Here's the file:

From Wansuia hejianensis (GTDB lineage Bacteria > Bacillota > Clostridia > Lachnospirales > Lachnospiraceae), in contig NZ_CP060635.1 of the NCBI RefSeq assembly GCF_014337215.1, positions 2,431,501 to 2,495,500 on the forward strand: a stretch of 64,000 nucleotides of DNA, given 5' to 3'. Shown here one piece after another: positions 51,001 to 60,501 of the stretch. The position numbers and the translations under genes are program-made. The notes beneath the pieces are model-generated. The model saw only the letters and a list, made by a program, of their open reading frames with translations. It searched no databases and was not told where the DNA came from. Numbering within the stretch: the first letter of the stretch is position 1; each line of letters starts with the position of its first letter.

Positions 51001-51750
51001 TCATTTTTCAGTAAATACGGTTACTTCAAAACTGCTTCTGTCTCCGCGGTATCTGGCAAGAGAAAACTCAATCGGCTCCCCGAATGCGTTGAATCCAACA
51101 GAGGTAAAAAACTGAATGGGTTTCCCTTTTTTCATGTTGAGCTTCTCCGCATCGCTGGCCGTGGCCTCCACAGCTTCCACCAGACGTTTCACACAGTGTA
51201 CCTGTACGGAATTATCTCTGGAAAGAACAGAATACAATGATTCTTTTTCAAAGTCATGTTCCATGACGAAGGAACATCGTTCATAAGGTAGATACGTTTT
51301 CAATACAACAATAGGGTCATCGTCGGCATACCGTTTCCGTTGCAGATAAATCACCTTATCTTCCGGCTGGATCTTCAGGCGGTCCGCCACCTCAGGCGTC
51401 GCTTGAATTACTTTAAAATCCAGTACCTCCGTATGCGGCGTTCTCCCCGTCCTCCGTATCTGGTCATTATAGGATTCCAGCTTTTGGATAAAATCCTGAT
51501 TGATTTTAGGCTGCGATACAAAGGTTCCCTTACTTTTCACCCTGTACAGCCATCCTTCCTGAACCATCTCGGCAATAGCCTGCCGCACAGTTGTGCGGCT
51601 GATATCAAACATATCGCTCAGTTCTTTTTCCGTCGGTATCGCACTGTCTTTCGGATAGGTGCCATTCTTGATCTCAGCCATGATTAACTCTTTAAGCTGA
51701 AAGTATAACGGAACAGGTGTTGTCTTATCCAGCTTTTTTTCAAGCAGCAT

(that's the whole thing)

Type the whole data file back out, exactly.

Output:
From Wansuia hejianensis (GTDB lineage Bacteria > Bacillota > Clostridia > Lachnospirales > Lachnospiraceae), in contig NZ_CP060635.1 of the NCBI RefSeq assembly GCF_014337215.1, positions 2,431,501 to 2,495,500 on the forward strand: a stretch of 64,000 nucleotides of DNA, given 5' to 3'. Shown here one piece after another: positions 51,001 to 60,501 of the stretch. The position numbers and the translations under genes are program-made. The notes beneath the pieces are model-generated. The model saw only the letters and a list, made by a program, of their open reading frames with translations. It searched no databases and was not told where the DNA came from. Numbering within the stretch: the first letter of the stretch is position 1; each line of letters starts with the position of its first letter.

Positions 51001-51750
51001 TCATTTTTCAGTAAATACGGTTACTTCAAAACTGCTTCTGTCTCCGCGGTATCTGGCAAGAGAAAACTCAATCGGCTCCCCGAATGCGTTGAATCCAACA
51101 GAGGTAAAAAACTGAATGGGTTTCCCTTTTTTCATGTTGAGCTTCTCCGCATCGCTGGCCGTGGCCTCCACAGCTTCCACCAGACGTTTCACACAGTGTA
51201 CCTGTACGGAATTATCTCTGGAAAGAACAGAATACAATGATTCTTTTTCAAAGTCATGTTCCATGACGAAGGAACATCGTTCATAAGGTAGATACGTTTT
51301 CAATACAACAATAGGGTCATCGTCGGCATACCGTTTCCGTTGCAGATAAATCACCTTATCTTCCGGCTGGATCTTCAGGCGGTCCGCCACCTCAGGCGTC
51401 GCTTGAATTACTTTAAAATCCAGTACCTCCGTATGCGGCGTTCTCCCCGTCCTCCGTATCTGGTCATTATAGGATTCCAGCTTTTGGATAAAATCCTGAT
51501 TGATTTTAGGCTGCGATACAAAGGTTCCCTTACTTTTCACCCTGTACAGCCATCCTTCCTGAACCATCTCGGCAATAGCCTGCCGCACAGTTGTGCGGCT
51601 GATATCAAACATATCGCTCAGTTCTTTTTCCGTCGGTATCGCACTGTCTTTCGGATAGGTGCCATTCTTGATCTCAGCCATGATTAACTCTTTAAGCTGA
51701 AAGTATAACGGAACAGGTGTTGTCTTATCCAGCTTTTTTTCAAGCAGCAT